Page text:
What Comes Next…

For the second part of our Introduction to Ethical Breeding Considerations, we will focus on what to expect and how to provide the best care for your pregnant dog before, during, and after birth.

Unassisted Birth: What to Expect

Unassisted births should involve minimal intervention unless the mother or a newborn is clearly in distress. In the week leading up to labor, the mother’s temperature should be recorded at least twice daily, as it will drop approximately 24-36 hours before birth. This decline is known as pre-partum hypothermia.

The mother will go through five stages of labor:

Stage of Preparation:

Plasma progesterone concentration declines, and rectal body temperature decreases.
You may notice relaxation of the vaginal and perineal tissues.

First Stage of Labor:

  • Starts with the onset of contractions, lasting no longer than 12 hours.
  • Milk may appear in the mammary glands, and the mother’s behavior may become more frantic, with restlessness, panting, or shivering. This is normal.
  • Uterine contractions push the first fetus against the cervix, which starts to dilate, possibly leading to the rupture and expulsion of allantochorion and allantoic fluids.

Second Stage of Labor:

  • Uterine contractions increase, initiating abdominal contractions and the birth of the first puppy. The time between straining and expulsion can vary from 10 to 30 minutes, sometimes longer for first-time mothers.
    Note the onset of abdominal contractions and the time of birth.
  • The mother may rest after the first birth. If contractions persist for more than 2 hours without any puppies, seek veterinary advice as this could indicate dystocia.
  • The amnion surrounding the fetus may rupture spontaneously, or the mother may do so. If the mother does not assist the newborn, the owner must intervene by removing the amnion and stimulating the neonate by holding it so that its bottom is higher than its head and rubbing it vigorously with a warm towel.

Third Stage of Labor:

  • The placenta is usually passed during the second stage after the fetus is delivered but can also be retained and expelled during this stage.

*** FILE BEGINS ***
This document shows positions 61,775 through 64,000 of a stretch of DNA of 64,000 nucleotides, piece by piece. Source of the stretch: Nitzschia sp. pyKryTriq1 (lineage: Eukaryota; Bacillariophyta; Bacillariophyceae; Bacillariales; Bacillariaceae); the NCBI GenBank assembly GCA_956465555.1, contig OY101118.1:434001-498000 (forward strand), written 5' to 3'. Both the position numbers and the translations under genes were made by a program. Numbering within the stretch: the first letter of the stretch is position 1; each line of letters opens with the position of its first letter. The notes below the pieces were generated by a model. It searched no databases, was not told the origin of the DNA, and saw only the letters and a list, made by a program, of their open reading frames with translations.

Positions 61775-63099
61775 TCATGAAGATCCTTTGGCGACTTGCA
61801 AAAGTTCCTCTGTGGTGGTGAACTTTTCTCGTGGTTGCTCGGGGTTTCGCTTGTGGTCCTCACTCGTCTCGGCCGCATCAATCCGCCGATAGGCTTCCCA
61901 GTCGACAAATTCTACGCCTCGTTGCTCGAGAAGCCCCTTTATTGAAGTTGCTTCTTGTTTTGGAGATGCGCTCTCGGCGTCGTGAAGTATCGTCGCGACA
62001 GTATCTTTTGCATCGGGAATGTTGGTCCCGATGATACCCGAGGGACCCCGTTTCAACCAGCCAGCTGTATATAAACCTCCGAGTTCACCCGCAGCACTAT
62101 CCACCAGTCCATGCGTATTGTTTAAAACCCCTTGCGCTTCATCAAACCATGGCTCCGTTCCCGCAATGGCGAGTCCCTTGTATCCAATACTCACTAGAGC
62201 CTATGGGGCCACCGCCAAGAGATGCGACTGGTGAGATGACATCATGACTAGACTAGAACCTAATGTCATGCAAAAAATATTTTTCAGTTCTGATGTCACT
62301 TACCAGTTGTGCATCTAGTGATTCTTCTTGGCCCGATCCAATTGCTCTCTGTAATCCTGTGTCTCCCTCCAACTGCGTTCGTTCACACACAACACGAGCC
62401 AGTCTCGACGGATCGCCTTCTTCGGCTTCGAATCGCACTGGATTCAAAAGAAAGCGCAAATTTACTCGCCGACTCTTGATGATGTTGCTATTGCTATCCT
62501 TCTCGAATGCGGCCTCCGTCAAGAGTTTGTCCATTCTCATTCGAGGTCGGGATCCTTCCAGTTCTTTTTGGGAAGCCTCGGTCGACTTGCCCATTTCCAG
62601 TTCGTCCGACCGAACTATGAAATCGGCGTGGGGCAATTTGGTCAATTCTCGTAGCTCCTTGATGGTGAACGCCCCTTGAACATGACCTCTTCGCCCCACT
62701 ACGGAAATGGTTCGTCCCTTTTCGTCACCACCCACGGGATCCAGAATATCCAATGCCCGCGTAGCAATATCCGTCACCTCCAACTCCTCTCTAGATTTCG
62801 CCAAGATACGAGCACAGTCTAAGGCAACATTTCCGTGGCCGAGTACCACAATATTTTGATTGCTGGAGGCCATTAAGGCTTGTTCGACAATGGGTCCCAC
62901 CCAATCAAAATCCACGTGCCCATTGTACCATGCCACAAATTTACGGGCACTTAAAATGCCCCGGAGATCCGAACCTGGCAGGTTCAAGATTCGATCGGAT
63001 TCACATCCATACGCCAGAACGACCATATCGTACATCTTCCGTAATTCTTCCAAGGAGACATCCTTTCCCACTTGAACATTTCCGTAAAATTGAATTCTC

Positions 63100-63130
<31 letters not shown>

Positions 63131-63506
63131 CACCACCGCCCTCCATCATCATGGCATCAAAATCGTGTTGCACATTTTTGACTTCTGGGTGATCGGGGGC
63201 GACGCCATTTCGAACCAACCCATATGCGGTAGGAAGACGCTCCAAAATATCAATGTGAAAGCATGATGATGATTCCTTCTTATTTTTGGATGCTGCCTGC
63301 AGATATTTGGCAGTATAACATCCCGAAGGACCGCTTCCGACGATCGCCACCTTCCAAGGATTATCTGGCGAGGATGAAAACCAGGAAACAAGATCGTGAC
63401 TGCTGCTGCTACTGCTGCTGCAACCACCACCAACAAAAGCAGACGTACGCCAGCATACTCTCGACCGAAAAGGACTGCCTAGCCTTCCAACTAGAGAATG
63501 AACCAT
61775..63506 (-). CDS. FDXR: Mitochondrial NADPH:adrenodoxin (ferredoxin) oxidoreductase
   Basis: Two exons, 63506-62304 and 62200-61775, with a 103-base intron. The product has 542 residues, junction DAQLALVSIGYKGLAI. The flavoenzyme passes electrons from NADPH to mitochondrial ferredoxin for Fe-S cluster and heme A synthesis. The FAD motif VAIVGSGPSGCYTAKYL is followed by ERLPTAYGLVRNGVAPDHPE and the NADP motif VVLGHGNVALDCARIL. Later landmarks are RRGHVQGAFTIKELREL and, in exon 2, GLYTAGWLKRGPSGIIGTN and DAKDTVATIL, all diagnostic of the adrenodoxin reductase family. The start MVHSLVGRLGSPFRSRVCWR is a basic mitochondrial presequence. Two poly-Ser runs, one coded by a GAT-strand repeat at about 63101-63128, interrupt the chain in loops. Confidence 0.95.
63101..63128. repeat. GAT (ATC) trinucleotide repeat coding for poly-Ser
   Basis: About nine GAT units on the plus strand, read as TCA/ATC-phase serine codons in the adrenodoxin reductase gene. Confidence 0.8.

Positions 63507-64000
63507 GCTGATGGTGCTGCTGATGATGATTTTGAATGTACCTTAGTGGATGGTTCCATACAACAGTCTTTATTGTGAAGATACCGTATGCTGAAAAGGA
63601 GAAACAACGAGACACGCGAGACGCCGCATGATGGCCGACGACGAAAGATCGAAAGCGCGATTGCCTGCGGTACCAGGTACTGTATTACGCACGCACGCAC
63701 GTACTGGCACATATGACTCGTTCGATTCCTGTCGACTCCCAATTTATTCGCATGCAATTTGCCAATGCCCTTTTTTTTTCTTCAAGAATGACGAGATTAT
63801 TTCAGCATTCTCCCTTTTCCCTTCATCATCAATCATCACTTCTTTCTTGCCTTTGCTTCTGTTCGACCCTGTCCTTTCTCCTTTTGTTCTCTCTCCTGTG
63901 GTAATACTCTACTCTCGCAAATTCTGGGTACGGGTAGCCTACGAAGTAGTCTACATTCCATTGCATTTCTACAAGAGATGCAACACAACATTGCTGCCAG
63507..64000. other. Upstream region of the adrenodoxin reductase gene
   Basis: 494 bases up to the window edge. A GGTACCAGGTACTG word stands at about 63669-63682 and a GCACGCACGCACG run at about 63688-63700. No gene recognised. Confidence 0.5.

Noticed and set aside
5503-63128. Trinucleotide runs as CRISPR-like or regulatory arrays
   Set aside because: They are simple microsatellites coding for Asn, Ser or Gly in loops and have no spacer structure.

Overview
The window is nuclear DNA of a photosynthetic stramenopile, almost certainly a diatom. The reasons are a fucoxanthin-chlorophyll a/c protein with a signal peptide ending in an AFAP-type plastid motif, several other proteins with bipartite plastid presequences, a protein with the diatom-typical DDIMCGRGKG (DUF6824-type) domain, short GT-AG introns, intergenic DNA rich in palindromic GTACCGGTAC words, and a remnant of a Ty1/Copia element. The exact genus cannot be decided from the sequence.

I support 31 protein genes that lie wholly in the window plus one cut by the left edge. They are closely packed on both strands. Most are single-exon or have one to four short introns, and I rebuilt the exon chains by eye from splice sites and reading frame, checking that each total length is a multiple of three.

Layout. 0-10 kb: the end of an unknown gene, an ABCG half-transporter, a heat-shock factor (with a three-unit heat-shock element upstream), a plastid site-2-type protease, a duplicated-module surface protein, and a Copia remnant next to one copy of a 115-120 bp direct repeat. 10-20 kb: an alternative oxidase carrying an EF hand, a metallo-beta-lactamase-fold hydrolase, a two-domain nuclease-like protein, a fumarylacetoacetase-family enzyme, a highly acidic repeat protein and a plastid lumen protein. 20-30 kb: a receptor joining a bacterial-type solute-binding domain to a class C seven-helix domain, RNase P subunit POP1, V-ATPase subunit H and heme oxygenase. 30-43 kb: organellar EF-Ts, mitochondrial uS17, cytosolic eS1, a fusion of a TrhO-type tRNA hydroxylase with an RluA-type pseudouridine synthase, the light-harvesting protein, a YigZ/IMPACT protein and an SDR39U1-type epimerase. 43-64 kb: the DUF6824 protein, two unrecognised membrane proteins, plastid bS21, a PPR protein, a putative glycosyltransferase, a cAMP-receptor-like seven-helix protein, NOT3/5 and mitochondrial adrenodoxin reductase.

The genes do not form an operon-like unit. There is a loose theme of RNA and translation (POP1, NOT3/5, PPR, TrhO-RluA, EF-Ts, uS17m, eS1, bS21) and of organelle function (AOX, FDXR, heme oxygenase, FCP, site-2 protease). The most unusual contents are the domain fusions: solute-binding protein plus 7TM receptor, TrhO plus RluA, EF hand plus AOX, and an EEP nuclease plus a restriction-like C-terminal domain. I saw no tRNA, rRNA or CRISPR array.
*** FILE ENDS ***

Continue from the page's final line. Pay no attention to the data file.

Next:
• Keeping track of the number of placentas can help determine if any material has been retained, which requires immediate veterinary attention if suspected.
  • A green-colored vulval discharge, originating from the placenta’s pigment, is normal for up to a week after birth.


This is the period after birth when the reproductive system returns to a non-pregnant state.
The uterus begins involution, and a mucoid discharge may be noticed for up to 6 weeks.

Post Birth Care:

  • Prepare a nest large enough for the mother to stretch out and accommodate the litter, with sides high enough to prevent the puppies from wandering for the first 4 weeks.
  • Neonates cannot regulate their body temperature for the first week, relying on the mother and each other for warmth. The nest should be in a draft-free, easily heated room away from household activity.
  • Keep the litter at a temperature of 25°C to 30°C for the first week to prevent hypothermia, then safely reduce the temperature to 22°C. A heat lamp can help, allowing the mother to move away from the heat if needed.
  • Replace soiled bedding frequently.
  • Weigh and record the puppies daily using small scales.
  • Have milk replacement and suitable bottles ready if the mother cannot feed the puppies.

Assisted Birth: What to Expect

  • Some dogs may require an elective caesarian section at around 65 days (full term) performed by a veterinarian. The dog will be admitted to the veterinary practice, where her heart rate, respiration rate, and temperature will be checked. Blood samples may be taken to ensure progesterone levels are low enough for surgery.
  • The length of the surgery depends on the litter size and the condition of the uterus. The veterinary team will minimize the anesthesia duration to reduce stress for the puppies and mother. Medications will be carefully administered as needed.
  • Veterinary staff will perform puppy resuscitation, cleaning, drying, and stimulating the puppies to breathe and keeping them warm. Owners are typically not present during surgery, but the mother and puppies will be sent home as soon as it’s safe, usually after the mother has recovered from anesthesia, is walking, has eaten, and is feeding the newborns.

Post Caesarian Care:

  • Feed the mother small, easily digestible meals for the first 2-3 days to avoid gastrointestinal upset.
  • Keep exercise and toilet visits calm, avoiding running or climbing stairs for at least 10 days.
  • Inspect the surgery site 2-3 times daily for signs of infection, such as redness, swelling, discharge, or foul odor, and check for trauma from the puppies.
  • Schedule post-op checks at 3, 7, and 10 days as advised by your veterinarian, who may also recommend pain relief and antibiotics if necessary.
  • Apart from these additional considerations, the care for the mother and puppies remains the same as outlined in the “Post Birth Care” section above.